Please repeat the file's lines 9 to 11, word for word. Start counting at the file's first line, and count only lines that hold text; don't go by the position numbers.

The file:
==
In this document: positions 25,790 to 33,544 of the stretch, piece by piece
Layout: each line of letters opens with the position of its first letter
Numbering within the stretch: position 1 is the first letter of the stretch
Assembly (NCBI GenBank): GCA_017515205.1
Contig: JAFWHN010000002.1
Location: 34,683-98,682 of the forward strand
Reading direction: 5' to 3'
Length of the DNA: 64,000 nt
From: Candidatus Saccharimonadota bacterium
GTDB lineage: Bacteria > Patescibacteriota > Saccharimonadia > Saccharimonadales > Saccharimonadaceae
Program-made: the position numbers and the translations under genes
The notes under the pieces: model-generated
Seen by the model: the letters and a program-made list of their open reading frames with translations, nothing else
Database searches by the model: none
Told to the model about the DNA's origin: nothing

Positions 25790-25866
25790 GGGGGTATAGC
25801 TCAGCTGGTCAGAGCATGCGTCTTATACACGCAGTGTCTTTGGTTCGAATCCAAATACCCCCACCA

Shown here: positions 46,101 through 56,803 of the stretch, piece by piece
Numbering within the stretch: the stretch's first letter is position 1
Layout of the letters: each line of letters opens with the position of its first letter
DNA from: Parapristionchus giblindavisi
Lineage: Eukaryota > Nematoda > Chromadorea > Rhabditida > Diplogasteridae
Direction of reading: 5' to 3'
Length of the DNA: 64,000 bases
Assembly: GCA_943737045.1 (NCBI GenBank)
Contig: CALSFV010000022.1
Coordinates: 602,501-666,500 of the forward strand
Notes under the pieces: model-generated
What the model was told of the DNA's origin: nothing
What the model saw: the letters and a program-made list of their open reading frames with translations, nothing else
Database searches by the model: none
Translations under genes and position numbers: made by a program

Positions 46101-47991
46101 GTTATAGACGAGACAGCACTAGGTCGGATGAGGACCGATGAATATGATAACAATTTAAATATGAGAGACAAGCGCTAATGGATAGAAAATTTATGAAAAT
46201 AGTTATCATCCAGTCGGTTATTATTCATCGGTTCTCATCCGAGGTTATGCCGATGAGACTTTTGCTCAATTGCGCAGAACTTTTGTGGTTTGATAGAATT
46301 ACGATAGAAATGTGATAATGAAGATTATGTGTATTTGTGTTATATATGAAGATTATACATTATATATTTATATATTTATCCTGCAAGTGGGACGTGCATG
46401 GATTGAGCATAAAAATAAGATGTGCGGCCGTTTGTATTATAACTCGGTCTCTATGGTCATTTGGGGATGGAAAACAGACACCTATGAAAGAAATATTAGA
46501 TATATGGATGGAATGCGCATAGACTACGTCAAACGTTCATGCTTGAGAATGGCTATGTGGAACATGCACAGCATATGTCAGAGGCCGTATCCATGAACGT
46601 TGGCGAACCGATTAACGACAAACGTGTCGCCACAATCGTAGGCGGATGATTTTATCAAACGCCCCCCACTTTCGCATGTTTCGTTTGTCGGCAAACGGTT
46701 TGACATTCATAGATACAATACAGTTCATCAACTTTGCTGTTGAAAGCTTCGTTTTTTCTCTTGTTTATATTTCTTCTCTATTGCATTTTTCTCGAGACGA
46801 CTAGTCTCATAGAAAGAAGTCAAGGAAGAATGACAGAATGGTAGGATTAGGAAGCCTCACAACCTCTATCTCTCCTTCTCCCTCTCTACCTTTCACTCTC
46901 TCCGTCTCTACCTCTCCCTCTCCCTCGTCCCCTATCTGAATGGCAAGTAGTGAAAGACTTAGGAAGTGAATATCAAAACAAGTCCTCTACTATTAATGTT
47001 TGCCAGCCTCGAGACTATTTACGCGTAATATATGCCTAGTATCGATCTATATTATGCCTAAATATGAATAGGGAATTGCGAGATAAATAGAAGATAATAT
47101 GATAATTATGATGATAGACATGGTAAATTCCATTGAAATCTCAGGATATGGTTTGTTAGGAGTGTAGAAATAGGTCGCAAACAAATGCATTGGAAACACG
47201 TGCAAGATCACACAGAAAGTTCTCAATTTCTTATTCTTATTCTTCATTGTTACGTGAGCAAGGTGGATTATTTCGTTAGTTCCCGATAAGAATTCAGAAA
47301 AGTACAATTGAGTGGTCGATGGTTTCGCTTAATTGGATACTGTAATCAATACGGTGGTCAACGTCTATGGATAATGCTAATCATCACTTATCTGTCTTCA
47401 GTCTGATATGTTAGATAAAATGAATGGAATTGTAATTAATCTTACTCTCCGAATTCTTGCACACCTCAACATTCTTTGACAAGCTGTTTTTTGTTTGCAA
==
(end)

From: Candidatus Saccharimonadota bacterium
GTDB lineage: Bacteria > Patescibacteriota > Saccharimonadia > Saccharimonadales > Saccharimonadaceae
Program-made: the position numbers and the translations under genes